The trust has owned and managed the reserve for 40 years
A wildlife trust is fighting plans to extend a quarry next to an unique nature reserve on Anglesey which they claim could be under threat of destruction.
The Cors Goch wetlands national nature reserve is a Site of Special Scientific Interest and home to rare orchids, plants and many different protected species like water voles, adders and great-crested newts.
The reserve's owner, the North Wales Wildlife Trust, is opposing the planning application to extend a quarry at Rhuddlan Bach, Brynteg, up to the reserve's boundary.
The trust says it fears that a deep excavation so close to the reserve could disrupt the water table, causing water to drain away from parts of the reserve.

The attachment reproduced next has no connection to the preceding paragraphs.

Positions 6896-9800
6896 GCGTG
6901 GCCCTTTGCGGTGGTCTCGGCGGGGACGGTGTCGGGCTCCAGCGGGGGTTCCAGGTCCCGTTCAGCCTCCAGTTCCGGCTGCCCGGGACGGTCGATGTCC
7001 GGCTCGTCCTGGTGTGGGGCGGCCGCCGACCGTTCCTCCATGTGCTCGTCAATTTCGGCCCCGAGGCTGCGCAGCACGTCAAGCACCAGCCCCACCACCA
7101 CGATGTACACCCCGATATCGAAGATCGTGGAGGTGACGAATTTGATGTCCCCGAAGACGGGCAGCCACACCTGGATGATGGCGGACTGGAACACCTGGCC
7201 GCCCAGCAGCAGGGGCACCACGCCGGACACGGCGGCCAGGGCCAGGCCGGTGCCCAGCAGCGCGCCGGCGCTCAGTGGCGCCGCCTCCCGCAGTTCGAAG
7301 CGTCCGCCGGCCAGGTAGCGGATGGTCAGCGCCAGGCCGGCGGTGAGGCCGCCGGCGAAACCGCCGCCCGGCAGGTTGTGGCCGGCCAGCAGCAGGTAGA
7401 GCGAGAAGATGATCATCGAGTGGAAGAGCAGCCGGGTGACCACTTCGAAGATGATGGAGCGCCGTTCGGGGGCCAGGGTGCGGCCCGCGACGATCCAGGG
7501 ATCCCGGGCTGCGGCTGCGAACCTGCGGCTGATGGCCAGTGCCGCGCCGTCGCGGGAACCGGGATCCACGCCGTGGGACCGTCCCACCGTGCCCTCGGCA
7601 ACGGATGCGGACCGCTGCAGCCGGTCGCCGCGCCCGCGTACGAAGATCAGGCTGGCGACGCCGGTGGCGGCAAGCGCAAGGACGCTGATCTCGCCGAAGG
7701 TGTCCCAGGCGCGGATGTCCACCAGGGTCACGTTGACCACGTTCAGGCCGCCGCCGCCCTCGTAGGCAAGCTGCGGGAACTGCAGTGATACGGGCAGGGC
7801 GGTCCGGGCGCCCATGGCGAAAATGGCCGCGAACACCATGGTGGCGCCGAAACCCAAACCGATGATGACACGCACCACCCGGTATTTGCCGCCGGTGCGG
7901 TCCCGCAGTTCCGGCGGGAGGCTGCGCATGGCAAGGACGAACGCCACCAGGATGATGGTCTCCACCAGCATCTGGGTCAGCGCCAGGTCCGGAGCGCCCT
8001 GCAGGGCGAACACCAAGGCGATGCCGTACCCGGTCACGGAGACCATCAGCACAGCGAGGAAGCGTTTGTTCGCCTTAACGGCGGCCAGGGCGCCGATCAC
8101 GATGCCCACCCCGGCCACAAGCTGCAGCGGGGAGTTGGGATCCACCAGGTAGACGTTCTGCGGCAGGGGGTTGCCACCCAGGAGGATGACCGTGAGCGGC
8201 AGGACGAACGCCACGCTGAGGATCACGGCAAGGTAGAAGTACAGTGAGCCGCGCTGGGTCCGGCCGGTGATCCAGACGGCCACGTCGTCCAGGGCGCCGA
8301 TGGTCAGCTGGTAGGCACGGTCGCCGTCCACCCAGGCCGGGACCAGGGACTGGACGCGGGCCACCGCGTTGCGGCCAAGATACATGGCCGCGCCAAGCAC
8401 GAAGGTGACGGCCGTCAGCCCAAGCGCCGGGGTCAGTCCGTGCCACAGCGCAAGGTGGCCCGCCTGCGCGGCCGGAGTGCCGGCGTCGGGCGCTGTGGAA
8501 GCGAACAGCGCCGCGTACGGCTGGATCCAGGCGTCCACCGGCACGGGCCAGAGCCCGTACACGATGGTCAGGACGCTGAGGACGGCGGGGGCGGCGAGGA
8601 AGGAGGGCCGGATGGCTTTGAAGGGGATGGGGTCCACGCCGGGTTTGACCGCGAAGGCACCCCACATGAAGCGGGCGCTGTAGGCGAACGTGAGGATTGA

Conservation officer Chris Wynne, said the proposals "could lead to the destruction of the reserve."
"The site is a fantastic example of wetlands and one of the most important in the whole of Wales and its value to wildlife has been acknowledged by experts across Europe and in other parts of the world," he said.
"The development could certainly disrupt it over a period of time, not overnight but with a gradual decline in the quality of the habitat."
The rare narrow leaved marsh orchid grows in the reserve
The trust has already collected 60 signatures in a petition against the application and is urging supporters to write to the Anglesey Council to voice their opposition.
A council spokesperson said: "A planning application has been lodged and is expected to come before the planning committee some time in the New Year.
"This is a major application involving complex issues and numerous agencies have been consulted so that the council may proceed to fully assess the impacts of the proposal prior to reporting to committee.
They were still awaiting some of those responses, he said